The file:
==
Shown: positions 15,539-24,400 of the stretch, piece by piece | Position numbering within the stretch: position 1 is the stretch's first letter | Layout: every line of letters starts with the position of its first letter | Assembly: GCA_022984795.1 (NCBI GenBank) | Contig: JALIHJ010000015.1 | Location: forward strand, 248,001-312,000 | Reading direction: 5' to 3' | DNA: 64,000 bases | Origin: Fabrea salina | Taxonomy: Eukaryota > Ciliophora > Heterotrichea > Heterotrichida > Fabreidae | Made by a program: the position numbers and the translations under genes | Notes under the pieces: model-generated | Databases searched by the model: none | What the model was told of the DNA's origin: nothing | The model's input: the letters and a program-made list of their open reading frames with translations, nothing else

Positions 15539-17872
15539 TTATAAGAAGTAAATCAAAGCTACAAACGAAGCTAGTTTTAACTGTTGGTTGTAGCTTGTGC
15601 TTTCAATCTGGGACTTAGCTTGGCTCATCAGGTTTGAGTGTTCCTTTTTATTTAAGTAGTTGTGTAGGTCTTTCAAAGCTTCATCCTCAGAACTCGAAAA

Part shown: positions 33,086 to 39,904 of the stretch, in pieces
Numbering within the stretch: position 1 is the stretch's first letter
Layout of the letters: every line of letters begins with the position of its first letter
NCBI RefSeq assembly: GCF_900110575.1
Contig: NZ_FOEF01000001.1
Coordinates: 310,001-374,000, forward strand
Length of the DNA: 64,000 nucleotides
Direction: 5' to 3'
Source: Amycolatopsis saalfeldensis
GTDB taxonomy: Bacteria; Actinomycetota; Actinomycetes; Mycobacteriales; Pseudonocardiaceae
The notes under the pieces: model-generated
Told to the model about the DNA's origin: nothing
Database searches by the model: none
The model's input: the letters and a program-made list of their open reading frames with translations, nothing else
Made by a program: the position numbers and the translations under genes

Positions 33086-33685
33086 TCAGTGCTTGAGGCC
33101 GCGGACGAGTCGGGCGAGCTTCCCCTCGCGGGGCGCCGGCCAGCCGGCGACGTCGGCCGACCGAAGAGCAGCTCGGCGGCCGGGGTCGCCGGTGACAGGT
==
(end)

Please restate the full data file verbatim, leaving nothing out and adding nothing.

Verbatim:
Shown: positions 15,539-24,400 of the stretch, piece by piece | Position numbering within the stretch: position 1 is the stretch's first letter | Layout: every line of letters starts with the position of its first letter | Assembly: GCA_022984795.1 (NCBI GenBank) | Contig: JALIHJ010000015.1 | Location: forward strand, 248,001-312,000 | Reading direction: 5' to 3' | DNA: 64,000 bases | Origin: Fabrea salina | Taxonomy: Eukaryota > Ciliophora > Heterotrichea > Heterotrichida > Fabreidae | Made by a program: the position numbers and the translations under genes | Notes under the pieces: model-generated | Databases searched by the model: none | What the model was told of the DNA's origin: nothing | The model's input: the letters and a program-made list of their open reading frames with translations, nothing else

Positions 15539-17872
15539 TTATAAGAAGTAAATCAAAGCTACAAACGAAGCTAGTTTTAACTGTTGGTTGTAGCTTGTGC
15601 TTTCAATCTGGGACTTAGCTTGGCTCATCAGGTTTGAGTGTTCCTTTTTATTTAAGTAGTTGTGTAGGTCTTTCAAAGCTTCATCCTCAGAACTCGAAAA

Part shown: positions 33,086 to 39,904 of the stretch, in pieces
Numbering within the stretch: position 1 is the stretch's first letter
Layout of the letters: every line of letters begins with the position of its first letter
NCBI RefSeq assembly: GCF_900110575.1
Contig: NZ_FOEF01000001.1
Coordinates: 310,001-374,000, forward strand
Length of the DNA: 64,000 nucleotides
Direction: 5' to 3'
Source: Amycolatopsis saalfeldensis
GTDB taxonomy: Bacteria; Actinomycetota; Actinomycetes; Mycobacteriales; Pseudonocardiaceae
The notes under the pieces: model-generated
Told to the model about the DNA's origin: nothing
Database searches by the model: none
The model's input: the letters and a program-made list of their open reading frames with translations, nothing else
Made by a program: the position numbers and the translations under genes

Positions 33086-33685
33086 TCAGTGCTTGAGGCC
33101 GCGGACGAGTCGGGCGAGCTTCCCCTCGCGGGGCGCCGGCCAGCCGGCGACGTCGGCCGACCGAAGAGCAGCTCGGCGGCCGGGGTCGCCGGTGACAGGT